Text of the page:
Arriving at Disneyland Park used to be simple and consistent. Part 1 of this 2-part article looked at 1955 to 1999. In the 21st Century, things became much more complicated.


Read the full YESTERLAND article HERE: Disneyland Signs, Part 2: Since 2000

When you are done reading, please leave your comments below.

  • Timekeeper

    One comment on the photos: Wouldn’t the credit on the ‘Open’ Katella Ave. sign and entrance be from 2008, not 2005? If it was from 2005, it would be sporting the 50th anniversary wraparound or the old ‘Disneyland in Gothic’ font followed by the ‘modern land typeface’.

    Aside from that, it’s interesting what happened from 2000 to present in the parking signs. Are you going to do a retrospective on the Hotel signs next?


    • Werner Weiss

      Yes, the photo credit was wrong. The photo is from 2008. I fixed the photo credit. Thank you!

  • JiminyCricketFan

    This was very interesting. The newer design of blue on blue just is not graphically readable. When I got to the end of the story with the better contrast on the hotel sign, it just seemed so much better. The yellow block attracts your eye, while the white makes the letters stand out. You would think that new is better, but in this case, the people making the decisions just don’t understand what is readable. The old sign was huge, with its size being the way to attract attention. The new signs, some with the small words in the middle, seem underwhelming. They are hard to read at a distance and, frankly, not exciting enough. Doing two park names also seem confusing. All of this shows how really smart the older people were when they designed the original sign.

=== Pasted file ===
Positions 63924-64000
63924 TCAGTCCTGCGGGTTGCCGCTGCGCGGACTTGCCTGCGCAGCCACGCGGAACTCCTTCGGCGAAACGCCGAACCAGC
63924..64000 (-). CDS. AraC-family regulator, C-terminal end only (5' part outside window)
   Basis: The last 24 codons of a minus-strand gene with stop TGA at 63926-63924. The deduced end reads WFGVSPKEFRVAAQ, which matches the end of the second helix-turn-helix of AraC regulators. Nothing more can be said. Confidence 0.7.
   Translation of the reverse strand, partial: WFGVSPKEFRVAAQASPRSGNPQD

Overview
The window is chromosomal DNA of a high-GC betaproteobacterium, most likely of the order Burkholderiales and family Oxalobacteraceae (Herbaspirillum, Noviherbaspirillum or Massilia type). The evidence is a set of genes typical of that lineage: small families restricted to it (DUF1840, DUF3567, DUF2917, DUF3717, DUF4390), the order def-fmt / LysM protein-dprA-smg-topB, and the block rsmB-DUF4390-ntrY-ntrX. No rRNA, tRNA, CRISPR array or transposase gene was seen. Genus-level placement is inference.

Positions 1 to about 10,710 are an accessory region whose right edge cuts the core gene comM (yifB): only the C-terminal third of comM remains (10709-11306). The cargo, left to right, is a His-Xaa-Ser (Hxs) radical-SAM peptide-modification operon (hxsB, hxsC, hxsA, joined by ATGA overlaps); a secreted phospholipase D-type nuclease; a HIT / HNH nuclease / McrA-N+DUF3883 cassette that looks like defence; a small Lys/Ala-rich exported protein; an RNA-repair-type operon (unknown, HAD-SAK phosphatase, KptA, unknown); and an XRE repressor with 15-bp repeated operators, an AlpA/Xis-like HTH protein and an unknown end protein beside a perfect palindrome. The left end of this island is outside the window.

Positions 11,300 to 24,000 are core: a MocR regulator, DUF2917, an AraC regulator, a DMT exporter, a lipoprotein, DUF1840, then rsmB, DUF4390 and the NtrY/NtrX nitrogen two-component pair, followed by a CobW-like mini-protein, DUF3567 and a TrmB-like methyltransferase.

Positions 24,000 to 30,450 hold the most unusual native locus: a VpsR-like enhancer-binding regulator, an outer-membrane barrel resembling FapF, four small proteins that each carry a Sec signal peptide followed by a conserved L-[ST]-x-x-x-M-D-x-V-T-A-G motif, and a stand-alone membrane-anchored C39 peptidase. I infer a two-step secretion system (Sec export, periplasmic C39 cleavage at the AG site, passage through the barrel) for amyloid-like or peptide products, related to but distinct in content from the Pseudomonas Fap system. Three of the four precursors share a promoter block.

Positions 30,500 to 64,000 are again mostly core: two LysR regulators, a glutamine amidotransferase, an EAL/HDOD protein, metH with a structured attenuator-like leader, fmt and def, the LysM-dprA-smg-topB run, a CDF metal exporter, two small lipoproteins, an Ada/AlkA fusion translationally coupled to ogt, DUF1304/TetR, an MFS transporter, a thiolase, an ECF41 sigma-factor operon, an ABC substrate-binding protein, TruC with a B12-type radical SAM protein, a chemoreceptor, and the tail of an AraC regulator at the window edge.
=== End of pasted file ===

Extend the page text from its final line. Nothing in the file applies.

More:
• Algernon

      The older people were smarter about EVERYTHING!

  • bamato

    Thanks for part two, Werner. I never noticed a lot of the subtle nuances over the years as the signs changed. I certainly do miss the original block sign with the yellow D. So nostalgic…

  • Retrolane

    IMO nothing will ever look as good as the ’58 sign. What I could never understand though was the blue lettering on a blue background. That’s graphic design 101. Don’t match your font color to the background. It doesn’t stand out and is hard to read.
    Without changing the sign again (although they should go back to the classic design) they could easily make the D yellow and the rest white which would stand out on the perferated light blue background it’s on now. Simple and a nod to the classic!

  • ScottOlsen

    Why did Disney make the parking lot map upside down! North should always be at the top!

    • Werner Weiss

      I was wondering how long it would take for someone to comment about the map with South at the top.

  • 4Apples4Disney

    Love everything about these Yesterland articles. Thank you Werner!!

  • ScottOlsen

    Ok, a question–

    The retro Disneyland Hotel appears to be a 1-sided sign since there are bushes on the other side. If so, why does it appear it also says Disneyland on the reverse?

    • Werner Weiss

      The rectangles representing letters facing toward the other side are a visual tribute to the old 1958 Disneyland sign on Harbor Blvd., which was two-sided. I like how it looks. It makes the sign more visually interesting, while still being clean and simple.

      The new Yesterland masthead on the home page also has this feature.

      Take a look Part 1 of Yesterland’s Disneyland Signs series, and you’ll see how the 1958 sign looked in 1974.

  • Randman

    Agree. There is nothing like the retro sign. It will forever mean Disneyland to me.

  • laurainwonderland

    The old Disneyland sign makes me feel happy. It says, “You’ve arrived at the Happiest Place on Earth.”